There has been one new death and five new cases of COVID-19 recorded, Director-General of Health Dr Ashley Bloomfield has confirmed.
The woman who died on Monday was in her seventies and one of six COVID-19 positive residents from St Margaret's rest home in Auckland who were transferred to Waitakere Hospital on April 17. She had an underlying health condition.
Residents were transferred to the hospital as several staff were put into isolation after coming into contact with positive cases of COVID-19. This impacted on staffing levels. A further nine residents who don't have the virus but are close contacts were transferred to North Shore Hospital.
The death has taken New Zealand's toll to 13.
The five new cases on Tuesday are broken down as two confirmed and three probable. The country has now recorded 1445 cases of the SARS-CoV-2 virus. A total of 1006 cases have recovered, up 32 on Monday. There are 12 people in hospital, with three in ICU. None are critical.
Dr Bloomfield confirmed New Zealand continues to have 16 clusters.
On Monday, 3203 tests were processed in the country, taking the total to 89,503.
The Director-General continued to stress that New Zealand has a "very good distribution of [personal protective equipment]."
Leader of the House Chris Hipkins confirmed that Parliament would meet again on April 28. Physical distancing will occur in the debating chamber and Hipkins expects a lower number of MPs will be present than usual. The Government's legislative programme won't continue as normal while under alert level 3.
In his role as Education Minister, Hipkins said under alert level 3 most children will continue to learn from home. Schools will be open to up to Year 10s for families that need them. At-risk staff are asked to stay home as well.
He also confirmed the death of a New Zealander in Peru from COVID-19. The man's family is being supported by the Ministry of Foreign Affairs and Trade.
There are 2038 people in managed isolation or quarantine.
On Monday, Prime Minister Jacinda Ardern announced New Zealand would move out of lockdown and to alert level 3 on Monday night next week. The decision came after officials spent weeks scrutinising the latest data available to understand the virus' infection rate in New Zealand and the origins of cases.
"We have done what very few countries have been able to do. We have stopped a wave of devastation. Our transmission rate - that is, the number of cases that each person with the virus passes it on to- is now 0.48, less than half a person each. Overseas, the average is 2.5 people," Ardern said.
With testing having ramped up significantly and surveillance testing yet to find a positive case of the virus, Ardern said Dr Bloomfield was confident there's no widespread undetected community transmission in the country.
However, Cabinet did extend the lockdown past April 23, when it was originally scheduled to end, to provide "additional certainty" that the gains made during the lockdown wouldn't be put to waste.
"Waiting to move alert levels next week post-Cabinet costs us just two more business days but gives us much greater long-term health and economic returns down the track. It means we are less likely to have to go backwards," Ardern said.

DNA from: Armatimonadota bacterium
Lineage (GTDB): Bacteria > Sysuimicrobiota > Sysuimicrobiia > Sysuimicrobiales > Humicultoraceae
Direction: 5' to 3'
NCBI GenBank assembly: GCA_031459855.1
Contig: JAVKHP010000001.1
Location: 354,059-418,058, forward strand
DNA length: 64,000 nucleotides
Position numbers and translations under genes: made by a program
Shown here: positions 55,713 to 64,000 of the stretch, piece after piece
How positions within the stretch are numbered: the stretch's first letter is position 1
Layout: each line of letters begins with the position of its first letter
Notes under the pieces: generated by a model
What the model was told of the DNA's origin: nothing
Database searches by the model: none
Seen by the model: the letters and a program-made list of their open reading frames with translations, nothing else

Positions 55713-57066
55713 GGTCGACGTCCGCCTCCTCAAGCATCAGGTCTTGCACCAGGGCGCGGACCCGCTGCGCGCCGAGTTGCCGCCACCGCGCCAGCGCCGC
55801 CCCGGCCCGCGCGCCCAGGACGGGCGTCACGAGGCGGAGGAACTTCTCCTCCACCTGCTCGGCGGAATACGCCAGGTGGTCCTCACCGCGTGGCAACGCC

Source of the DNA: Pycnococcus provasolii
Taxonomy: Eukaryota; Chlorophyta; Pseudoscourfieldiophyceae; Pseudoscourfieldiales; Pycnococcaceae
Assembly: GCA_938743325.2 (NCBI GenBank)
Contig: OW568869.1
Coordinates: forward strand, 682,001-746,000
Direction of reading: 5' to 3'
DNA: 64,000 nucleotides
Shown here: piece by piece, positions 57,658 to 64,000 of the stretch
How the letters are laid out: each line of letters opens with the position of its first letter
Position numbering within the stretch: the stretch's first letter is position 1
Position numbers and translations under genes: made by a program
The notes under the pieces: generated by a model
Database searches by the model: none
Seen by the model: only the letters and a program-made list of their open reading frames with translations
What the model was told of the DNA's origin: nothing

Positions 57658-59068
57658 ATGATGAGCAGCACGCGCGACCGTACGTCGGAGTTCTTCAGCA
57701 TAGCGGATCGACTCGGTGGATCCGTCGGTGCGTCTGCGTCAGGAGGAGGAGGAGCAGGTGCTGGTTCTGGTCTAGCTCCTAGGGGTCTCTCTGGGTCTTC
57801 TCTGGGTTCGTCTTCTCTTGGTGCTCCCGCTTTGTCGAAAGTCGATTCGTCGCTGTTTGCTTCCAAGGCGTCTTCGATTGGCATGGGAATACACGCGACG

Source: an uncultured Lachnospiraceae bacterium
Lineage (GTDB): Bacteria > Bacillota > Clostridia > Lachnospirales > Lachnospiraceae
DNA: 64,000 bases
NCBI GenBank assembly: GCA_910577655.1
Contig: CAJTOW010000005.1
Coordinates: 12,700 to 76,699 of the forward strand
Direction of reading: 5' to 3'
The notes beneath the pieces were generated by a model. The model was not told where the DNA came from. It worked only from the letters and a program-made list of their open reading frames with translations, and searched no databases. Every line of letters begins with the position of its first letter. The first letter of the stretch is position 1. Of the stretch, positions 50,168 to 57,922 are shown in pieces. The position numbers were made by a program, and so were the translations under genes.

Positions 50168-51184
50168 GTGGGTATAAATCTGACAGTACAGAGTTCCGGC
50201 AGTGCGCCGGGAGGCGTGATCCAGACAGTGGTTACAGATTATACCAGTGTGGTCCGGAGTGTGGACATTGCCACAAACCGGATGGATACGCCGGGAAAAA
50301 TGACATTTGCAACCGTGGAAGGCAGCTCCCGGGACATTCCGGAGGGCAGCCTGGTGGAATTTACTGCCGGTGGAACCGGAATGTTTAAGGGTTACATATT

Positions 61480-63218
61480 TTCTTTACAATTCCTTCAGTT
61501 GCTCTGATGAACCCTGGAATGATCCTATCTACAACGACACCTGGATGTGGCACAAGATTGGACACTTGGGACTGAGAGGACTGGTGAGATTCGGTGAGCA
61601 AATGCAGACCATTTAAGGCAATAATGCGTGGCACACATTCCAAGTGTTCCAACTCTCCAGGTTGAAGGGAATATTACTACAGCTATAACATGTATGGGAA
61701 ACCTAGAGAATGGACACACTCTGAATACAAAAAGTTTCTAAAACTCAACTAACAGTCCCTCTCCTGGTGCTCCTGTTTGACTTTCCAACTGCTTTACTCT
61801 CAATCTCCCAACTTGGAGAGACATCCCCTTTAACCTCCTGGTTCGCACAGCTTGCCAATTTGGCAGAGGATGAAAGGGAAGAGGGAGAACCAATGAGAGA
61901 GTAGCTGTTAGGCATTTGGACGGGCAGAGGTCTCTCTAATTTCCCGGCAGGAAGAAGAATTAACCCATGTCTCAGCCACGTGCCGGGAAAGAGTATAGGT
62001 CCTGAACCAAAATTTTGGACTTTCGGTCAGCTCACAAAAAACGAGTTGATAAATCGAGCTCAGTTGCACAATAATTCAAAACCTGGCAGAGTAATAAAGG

"Ultimately, we have taken a balanced approach and one that the Director-General of Health not only supported, but also recommended. This time we now have will be used to prepare, on all fronts."
Alert level 3 is still restrictive with Kiwis instructed to stay at home unless it is essential they leave. But people will be able to slightly extend their bubbles and businesses will be allowed to open if they can operate without coming face-to-face with customers.
The Prime Minister said New Zealanders would need to continue to respect the rules in order to ensure another outbreak doesn't occur. So far, however, Kiwis' compliance has made the lockdown successful in stopping the tens of thousands of hospitalisations and deaths that could have occurred.
"In short, the effort of our team of 5 million has broken the chain of transmission and taken a quantum leap forward in our goal to eliminate the virus," Ardern said.
She stressed that while New Zealand was pursuing an elimination strategy, that didn't mean having zero cases per day. Instead, it means having "zero tolerance" for cases and that when one emerges, officials would rapidly work to isolate them and trace their close contacts.
New Zealand will stay at level 3 for at least two weeks from Monday. A decision will then be made on whether to extend it or shift the country to level 2, which allows Kiwis to begin socialising again.
What we know about the coronavirus
The World Health Organization (WHO) was first notified of cases of the virus SARS-CoV-2 (Severe Acute Respiratory Syndrome Coronavirus 2) in Wuhan, China on December 31. It was identified as a coronavirus on January 7 and can spread via human-to-human transmission. It causes the coronavirus COVID-19 illness.
The virus is primarily spread through droplets in the air after someone sneezes or coughs, however, it can also be contracted by touching surfaces where the illness is present. The length of time the virus stays alive on surfaces isn't fully understood, but some studies have suggested that on some materials it could be for days.
"Common signs of infection include respiratory symptoms, fever, cough, shortness of breath and breathing difficulties. In more severe cases, infection can cause pneumonia, severe acute respiratory syndrome, kidney failure and even death," the WHO says.
"Standard recommendations to prevent infection spread include regular hand washing, covering mouth and nose when coughing and sneezing, thoroughly cooking meat and eggs. Avoid close contact with anyone showing symptoms of respiratory illness such as coughing and sneezing."
There is currently no vaccine for the sickness.